JUNE 9, 1947
NEW YORK, Sunday—In the light of events in Europe today, it seems to me that we should look backwards as well as forwards. If we do so, and recall what many people said at the time we announced our Greek-Turkish policy, we will have to acknowledge that an outsider would have considered this not alone a policy to alleviate suffering in Greece and Turkey and to help them rehabilitate their economic situation. It would also have appeared as a policy aimed against the spread of Russian influence. It is therefore not very surprising, much though we dislike and condemn it, to find that Russia's answer has been to continue to try and extend her political influence.
I think we have taken very proper steps in asking the United Nations to investigate whether any undue influence has been exerted by a great nation, with troops in a smaller nation's territory, on the political actions of those people. Whatever the action, it should not prevent us from taking an objective view of the situation as a whole.
I could not help thinking with great relief, on the anniversary of D-Day, that at least bombs had stopped dropping on Europe. I was also thankful that Secretary Marshall, in his recent speech, invited Europe to come to an overall economic agreement in which we would try to aid. It was a very constructive suggestion which might lead to a joint economic council being set up in Europe.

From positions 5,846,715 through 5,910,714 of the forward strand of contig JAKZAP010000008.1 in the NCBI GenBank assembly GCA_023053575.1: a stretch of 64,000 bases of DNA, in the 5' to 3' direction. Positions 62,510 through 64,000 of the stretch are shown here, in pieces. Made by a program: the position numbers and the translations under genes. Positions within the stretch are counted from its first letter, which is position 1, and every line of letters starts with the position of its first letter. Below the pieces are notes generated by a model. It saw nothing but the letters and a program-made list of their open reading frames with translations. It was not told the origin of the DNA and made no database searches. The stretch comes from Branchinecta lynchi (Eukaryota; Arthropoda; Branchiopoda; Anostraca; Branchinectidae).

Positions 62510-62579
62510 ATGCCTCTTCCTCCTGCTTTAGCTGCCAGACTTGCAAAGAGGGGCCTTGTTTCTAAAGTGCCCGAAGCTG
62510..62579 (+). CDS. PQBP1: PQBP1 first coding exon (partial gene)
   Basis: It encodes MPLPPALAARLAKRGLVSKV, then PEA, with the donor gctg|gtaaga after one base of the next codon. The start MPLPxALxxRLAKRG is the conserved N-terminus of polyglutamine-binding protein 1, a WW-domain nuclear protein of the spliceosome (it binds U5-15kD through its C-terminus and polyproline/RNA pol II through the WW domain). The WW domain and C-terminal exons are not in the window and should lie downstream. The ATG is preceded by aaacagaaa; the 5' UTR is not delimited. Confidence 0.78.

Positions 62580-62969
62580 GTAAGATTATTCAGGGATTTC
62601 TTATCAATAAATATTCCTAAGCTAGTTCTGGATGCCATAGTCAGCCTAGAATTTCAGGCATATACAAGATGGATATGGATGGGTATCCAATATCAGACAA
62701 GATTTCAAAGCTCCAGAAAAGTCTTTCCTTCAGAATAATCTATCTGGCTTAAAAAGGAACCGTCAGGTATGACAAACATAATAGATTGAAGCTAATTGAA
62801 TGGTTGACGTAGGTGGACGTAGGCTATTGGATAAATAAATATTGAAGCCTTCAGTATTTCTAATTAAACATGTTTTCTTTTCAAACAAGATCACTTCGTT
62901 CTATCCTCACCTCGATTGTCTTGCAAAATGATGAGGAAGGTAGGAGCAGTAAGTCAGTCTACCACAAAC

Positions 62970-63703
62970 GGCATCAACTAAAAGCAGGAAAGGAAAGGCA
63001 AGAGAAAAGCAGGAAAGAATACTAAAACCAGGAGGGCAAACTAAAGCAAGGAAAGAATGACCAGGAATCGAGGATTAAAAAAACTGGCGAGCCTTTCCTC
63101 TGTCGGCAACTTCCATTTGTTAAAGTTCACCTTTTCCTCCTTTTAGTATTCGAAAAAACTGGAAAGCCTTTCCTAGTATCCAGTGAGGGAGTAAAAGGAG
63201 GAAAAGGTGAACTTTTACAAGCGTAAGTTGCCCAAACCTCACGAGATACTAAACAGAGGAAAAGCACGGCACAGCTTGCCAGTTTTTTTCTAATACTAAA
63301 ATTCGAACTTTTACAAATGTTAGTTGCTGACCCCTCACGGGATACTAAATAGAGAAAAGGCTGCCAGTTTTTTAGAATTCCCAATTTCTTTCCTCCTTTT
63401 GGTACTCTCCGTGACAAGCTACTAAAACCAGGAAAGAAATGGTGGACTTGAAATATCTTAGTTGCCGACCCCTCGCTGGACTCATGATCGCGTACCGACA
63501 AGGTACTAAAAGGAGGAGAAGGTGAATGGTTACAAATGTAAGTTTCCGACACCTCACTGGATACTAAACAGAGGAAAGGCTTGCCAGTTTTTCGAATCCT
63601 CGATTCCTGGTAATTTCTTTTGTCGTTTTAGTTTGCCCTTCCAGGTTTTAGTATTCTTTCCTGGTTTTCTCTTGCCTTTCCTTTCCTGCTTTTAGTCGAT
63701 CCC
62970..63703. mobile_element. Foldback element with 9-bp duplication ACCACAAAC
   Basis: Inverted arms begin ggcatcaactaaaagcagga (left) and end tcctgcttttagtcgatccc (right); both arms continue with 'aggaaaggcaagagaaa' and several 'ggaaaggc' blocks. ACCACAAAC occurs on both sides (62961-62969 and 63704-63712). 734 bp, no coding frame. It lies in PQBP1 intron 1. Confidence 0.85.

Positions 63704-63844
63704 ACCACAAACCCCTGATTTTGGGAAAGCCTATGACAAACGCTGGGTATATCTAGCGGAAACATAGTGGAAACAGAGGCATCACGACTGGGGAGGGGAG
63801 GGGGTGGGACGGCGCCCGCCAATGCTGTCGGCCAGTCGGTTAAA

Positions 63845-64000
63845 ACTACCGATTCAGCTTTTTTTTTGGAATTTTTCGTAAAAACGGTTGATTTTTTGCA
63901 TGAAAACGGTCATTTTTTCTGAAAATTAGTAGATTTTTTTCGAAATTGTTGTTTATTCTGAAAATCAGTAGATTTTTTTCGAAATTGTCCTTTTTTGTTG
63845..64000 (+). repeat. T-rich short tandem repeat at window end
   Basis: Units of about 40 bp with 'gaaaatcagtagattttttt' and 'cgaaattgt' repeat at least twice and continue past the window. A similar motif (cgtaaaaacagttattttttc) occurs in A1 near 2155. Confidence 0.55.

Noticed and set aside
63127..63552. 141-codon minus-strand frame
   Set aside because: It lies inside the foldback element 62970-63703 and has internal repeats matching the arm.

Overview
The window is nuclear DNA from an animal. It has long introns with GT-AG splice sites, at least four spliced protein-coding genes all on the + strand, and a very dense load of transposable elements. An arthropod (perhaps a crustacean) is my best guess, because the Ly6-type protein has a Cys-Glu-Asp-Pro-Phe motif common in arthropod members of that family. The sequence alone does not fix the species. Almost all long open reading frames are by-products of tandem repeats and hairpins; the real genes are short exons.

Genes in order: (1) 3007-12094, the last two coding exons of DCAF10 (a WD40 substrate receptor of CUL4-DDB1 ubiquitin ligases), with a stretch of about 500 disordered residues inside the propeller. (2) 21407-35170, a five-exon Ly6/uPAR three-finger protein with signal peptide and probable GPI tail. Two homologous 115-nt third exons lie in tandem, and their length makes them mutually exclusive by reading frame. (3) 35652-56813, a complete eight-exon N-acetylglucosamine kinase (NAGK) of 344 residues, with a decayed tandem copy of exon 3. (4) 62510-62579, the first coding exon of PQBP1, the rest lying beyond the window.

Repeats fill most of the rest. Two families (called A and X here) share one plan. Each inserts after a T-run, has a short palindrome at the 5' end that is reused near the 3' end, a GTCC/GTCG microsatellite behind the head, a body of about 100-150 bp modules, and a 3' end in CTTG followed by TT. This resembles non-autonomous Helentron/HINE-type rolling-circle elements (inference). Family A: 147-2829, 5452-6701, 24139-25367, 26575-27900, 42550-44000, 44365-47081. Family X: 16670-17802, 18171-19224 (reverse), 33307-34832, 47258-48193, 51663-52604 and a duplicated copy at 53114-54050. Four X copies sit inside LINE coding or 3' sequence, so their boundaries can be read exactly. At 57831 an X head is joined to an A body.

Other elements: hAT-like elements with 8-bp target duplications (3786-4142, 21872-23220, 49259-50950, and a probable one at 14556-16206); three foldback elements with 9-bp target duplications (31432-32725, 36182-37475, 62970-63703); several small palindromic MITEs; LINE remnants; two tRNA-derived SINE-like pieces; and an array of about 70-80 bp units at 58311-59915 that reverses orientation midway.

What we should say to Russia today is that she has forgotten that our two countries and our political systems must live side by side. We should urge that both of us join together now with a firm resolve not to interfere with the decisions of small nations. Russia needs to rehabilitate her own economy. She will need help from us and we should give it to her, for she has a right to develop her own people and those who, in freedom, choose to join in her experiment. She has no right, however, to exert undue influence on other nations any more than we have, even though we also have the power. Our power is greater today, and therefore we must have even greater restraint.
We have fallen into the bad habit of scheming to see which one of us can put something over on the other, and we say many dangerous things not conducive to good feeling. The sooner our armies—all of them—are out of countries which are able to manage themselves, the better it will be. It may take a long time before certain countries are able to manage alone. Where we can find qualified civilians, however, they should be the ones to help as quickly as possible in rehabilitating devastated countries.
We should not let disagreements rest when they exist between ourselves and the USSR. We should try to find new suggestions on all points where actual principles are not involved. Principles cannot be compromised, but methods of procedure and economic questions can frequently be adjusted.